Homer also discommends the government of many; but whether he means this we are speaking of, or where each person exercises his power separately, is uncertain. When the people possess this power they desire to be altogether absolute, that they may not be under the control of the law, and this is the time when flatterers are held in repute. Nor is there any difference between such a people and monarchs in a tyranny: for their manners are the same, and they both hold a despotic power over better persons than themselves. For their decrees are like the others' edicts; their demagogues like the others' flatterers: but their greatest resemblance consists in the mutual support they give to each other, the flatterer to the tyrant, the demagogue to the people: and to them it is owing that the supreme power is lodged in the votes of the people, and not in the laws; for they bring everything before them, as their influence is owing to their being supreme whose opinions they entirely direct; for these are they whom the multitude obey. Besides, those who accuse the magistrates insist upon it, that the right of determining on their conduct lies in the people, who gladly receive their complaints as the means of destroying all their offices.
Any one, therefore, may with great justice blame such a government as being a democracy, and not a free state; for where the government is not in the laws, then there is no free state, for the law ought to be supreme over all things; and particular incidents which arise should be determined by the magistrates or the state. If, therefore, a democracy is to be reckoned a free state, it is evident that any such establishment which centres all power in the votes of the people cannot, properly speaking, be a democracy: for their decrees cannot be general in their extent. Thus, then, we may describe the several species of democracies.
Of the different species of oligarchies one is, when the right to the offices is regulated by a certain census; so that the poor, although the majority, have no share in it; while all those who are included therein take part in the management of public affairs. Another sort is, when [1292b] the magistrates are men of very small fortune, who upon any vacancy do themselves fill it up: and if they do this out of the community at large, the state approaches to an aristocracy; if out of any particular class of people, it will be an oligarchy. Another sort of oligarchy is, when the power is an hereditary nobility. The fourth is, when the power is in the same hands as the other, but not under the control of law; and this sort of oligarchy exactly corresponds to a tyranny in monarchies, and to that particular species of democracies which I last mentioned in treating of that state: this has the particular name of a dynasty. These are the different sorts of oligarchies and democracies.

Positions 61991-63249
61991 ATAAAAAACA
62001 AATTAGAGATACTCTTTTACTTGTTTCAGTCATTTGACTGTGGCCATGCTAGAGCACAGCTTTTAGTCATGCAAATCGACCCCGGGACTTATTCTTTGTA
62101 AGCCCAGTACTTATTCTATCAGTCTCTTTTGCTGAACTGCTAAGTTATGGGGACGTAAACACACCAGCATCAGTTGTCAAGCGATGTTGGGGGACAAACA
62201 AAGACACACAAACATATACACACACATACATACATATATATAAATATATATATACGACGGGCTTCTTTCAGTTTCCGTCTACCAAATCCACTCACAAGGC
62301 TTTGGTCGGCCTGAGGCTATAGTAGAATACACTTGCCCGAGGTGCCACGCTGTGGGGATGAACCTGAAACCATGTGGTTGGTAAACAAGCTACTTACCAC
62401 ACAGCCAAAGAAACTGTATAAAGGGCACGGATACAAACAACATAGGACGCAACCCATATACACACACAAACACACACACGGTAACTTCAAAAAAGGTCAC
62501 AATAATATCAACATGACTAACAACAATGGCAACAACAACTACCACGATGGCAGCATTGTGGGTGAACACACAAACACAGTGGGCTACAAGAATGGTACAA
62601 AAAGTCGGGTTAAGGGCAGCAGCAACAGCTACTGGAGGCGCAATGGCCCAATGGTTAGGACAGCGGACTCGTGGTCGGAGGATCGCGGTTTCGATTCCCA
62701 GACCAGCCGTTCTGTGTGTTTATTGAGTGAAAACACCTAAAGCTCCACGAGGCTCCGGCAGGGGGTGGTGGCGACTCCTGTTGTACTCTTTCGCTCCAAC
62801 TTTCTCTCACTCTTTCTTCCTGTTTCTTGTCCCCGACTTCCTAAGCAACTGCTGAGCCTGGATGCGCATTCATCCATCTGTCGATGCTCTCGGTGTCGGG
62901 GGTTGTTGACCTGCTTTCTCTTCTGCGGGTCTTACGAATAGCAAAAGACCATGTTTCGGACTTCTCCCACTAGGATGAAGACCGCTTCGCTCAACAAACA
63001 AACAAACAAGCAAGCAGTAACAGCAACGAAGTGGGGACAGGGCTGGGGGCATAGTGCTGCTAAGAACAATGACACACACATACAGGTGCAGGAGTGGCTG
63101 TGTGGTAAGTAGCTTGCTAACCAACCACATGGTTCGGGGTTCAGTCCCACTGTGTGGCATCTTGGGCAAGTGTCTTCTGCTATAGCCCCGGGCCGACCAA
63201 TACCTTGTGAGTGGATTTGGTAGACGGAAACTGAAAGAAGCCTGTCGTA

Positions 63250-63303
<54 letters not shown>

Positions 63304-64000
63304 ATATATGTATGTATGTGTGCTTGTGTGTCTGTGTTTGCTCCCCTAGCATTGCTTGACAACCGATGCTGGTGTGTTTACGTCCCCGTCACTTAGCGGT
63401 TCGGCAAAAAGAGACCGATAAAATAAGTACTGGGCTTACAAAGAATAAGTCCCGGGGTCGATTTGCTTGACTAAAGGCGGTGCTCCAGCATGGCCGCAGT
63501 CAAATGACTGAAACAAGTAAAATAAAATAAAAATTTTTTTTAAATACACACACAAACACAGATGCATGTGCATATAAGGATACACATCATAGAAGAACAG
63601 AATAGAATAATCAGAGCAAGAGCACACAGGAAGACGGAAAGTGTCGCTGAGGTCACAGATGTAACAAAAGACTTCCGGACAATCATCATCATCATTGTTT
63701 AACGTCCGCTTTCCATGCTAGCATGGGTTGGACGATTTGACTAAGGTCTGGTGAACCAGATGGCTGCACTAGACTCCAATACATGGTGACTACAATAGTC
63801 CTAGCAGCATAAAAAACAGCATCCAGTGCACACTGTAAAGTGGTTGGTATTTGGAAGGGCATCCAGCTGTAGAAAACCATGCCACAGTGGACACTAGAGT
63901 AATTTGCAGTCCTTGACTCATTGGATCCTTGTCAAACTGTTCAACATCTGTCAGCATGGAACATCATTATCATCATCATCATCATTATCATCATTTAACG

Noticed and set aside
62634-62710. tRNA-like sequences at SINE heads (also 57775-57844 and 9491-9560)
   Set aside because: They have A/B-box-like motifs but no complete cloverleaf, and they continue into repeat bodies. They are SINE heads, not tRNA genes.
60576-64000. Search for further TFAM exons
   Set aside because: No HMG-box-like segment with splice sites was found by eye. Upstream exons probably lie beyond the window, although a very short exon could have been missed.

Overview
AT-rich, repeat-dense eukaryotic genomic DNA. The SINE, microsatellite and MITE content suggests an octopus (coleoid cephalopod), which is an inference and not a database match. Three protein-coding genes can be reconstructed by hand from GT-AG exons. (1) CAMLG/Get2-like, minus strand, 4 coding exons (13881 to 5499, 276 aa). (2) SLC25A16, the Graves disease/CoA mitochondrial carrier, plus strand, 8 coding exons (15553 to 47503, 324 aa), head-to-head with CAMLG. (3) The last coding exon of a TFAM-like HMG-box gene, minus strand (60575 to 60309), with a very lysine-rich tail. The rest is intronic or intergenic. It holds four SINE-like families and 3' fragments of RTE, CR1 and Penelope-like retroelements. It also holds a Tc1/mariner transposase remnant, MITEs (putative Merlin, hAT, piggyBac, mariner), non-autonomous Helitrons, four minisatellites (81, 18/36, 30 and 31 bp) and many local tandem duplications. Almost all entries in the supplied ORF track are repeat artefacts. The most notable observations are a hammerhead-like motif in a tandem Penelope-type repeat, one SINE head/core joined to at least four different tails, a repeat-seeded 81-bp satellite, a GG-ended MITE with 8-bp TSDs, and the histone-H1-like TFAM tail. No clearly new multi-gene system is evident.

It should also be known, that it often happens that a free state, where the supreme power is in the laws, may not be democratic, and yet in consequence of the established manners and customs of the people, may be governed as if it was; so, on the other hand, where the laws may countenance a more democratic form of government, these may make the state inclining to an oligarchy; and this chiefly happens when there has been any alteration in the government; for the people do not easily change, but love their own ancient customs; and it is by small degrees only that one thing takes place of another; so that the ancient laws will remain, while the power will be in the hands of those who have brought about a revolution in the state.